Update on Parkinson’s

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Neurological conditions are the leading cause of non-traumatic disability worldwide, and the prevalence of Parkinson’s disease (PD) is increasing more rapidly than other neurological disorders. PD is the most common form of parkinsonism, a term reflecting a group of neurological disorders with Parkinson’s disease-like movement problems such as rigidity, slowness, and tremor. Less common parkinsonisms include other neurodegenerative diseases (multisystem atrophy, progressive supranuclear palsy), drug-induced parkinsonism (usually due to psychoactive medications), and vascular parkinsonism. It is estimated that 6.1 million people globally had a PD diagnosis in 2016, 2.4 times higher than in 1990. The increased prevalence has been attributed to improved methods to detect and diagnose the disease, greater awareness of it, aging populations with longer life expectancy, and possibly increased environmental exposures (e.g. pesticides, solvents, and heavy metals) associated with industrialization. It is estimated that this year will see 930,000 people living with a Parkinson’s disease diagnosis in the U.S.

PD is uncommon in individuals under the age of 50 and increases in prevalence with age,

peaking between the ages of 85 to 89 years. It is more common in men. Most cases are idiopathic (no known cause), but there are known genetic and environmental causative factors. Diagnosing the disease is usually based on the patient’s history and physical examination. Brain imaging with MRI can be helpful. While primarily a disorder of movement, PD has a number of non-motor symptoms. Most common of these non-motor symptoms is rapid eye movement (REM) sleep behavior disorder. REM sleep is the deepest and most restorative stage of sleep. It is also where dreams are most vivid. REM sleep and its vivid dreams are normally accompanied by atonia (paralysis). In REM sleep behavior disorder, atonia is absent, causing the individual to flail the arms or legs, scream, cry out and otherwise behave in ways that may cause injury to the individual or a roommate, all while remaining in a deep sleep. REM sleep behavior disorder is seen in up to 50% of those with PD and may appear before motor symptoms do. Other non-motor symptoms include anosmia (loss of smell), constipation, incontinence, depression, micrographia (tiny handwriting), and excessive daytime sleepiness.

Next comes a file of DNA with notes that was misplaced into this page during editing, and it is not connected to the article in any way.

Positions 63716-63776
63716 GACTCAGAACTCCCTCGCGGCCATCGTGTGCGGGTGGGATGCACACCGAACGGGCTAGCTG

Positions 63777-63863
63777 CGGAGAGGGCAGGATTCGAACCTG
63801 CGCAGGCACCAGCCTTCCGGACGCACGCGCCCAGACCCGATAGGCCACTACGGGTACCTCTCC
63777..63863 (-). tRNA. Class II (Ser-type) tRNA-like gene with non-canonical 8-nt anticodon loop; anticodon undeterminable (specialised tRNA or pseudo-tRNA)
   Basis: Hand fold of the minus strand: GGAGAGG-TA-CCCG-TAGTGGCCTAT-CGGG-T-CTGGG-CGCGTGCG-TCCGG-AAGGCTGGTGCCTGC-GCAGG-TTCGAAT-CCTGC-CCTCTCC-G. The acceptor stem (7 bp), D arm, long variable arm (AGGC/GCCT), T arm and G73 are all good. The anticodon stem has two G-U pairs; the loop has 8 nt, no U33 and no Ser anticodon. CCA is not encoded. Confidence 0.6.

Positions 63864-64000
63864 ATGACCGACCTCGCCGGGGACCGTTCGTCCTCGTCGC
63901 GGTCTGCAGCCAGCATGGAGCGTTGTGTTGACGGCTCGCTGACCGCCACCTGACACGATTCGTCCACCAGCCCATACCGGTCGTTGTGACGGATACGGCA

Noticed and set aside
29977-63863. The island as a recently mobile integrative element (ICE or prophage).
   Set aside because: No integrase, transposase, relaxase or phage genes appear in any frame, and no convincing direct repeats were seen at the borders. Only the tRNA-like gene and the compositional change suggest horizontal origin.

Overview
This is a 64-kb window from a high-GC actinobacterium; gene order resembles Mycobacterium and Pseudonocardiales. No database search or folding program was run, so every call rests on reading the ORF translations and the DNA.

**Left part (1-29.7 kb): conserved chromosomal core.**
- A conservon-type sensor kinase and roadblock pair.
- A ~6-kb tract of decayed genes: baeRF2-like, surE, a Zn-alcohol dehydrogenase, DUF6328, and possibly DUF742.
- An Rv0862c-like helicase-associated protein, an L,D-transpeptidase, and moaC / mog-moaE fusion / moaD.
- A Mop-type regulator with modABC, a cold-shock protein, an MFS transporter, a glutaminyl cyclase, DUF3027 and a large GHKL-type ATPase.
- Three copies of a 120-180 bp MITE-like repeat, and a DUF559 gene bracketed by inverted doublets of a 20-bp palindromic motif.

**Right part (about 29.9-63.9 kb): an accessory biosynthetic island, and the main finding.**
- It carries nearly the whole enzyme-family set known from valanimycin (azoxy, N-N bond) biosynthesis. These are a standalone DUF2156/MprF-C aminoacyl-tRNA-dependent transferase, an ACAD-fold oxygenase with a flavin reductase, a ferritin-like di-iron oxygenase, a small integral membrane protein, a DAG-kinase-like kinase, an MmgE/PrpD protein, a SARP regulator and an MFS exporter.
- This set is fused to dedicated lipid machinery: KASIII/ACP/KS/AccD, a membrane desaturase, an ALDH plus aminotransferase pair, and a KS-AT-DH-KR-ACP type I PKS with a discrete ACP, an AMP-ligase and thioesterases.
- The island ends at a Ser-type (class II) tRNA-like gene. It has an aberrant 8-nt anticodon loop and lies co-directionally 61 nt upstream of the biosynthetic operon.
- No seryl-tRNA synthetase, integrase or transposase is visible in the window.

There are slower- and faster-progressing forms of PD. Treatment is initially based on the use of medications that improve the function of chemicals in the brain called neurotransmitters (i.e. dopamine). These medications include carbidopa-levodopa combinations, dopamine agonists, and monoamine oxidase (MAO) inhibitors. Those who do not respond to these medications have a poorer prognosis, as do those individuals whose initial symptoms include cognitive impairment (dementia). Those who do respond to treatment may manage to keep symptoms controlled and continue to live a useful, functional life, for at least a few additional years. Physical, occupational, and balance therapy is helpful as well. Recently, when conventional treatments fail, electrical brain stimulation by use of an implanted electrode has shown promise.

Most people with PD die from the same causes as age-matched individuals, however those who live with PD for many years may die from PD-related causes like aspiration pneumonia and complications from a fall.

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 By Peter Galvin, MD

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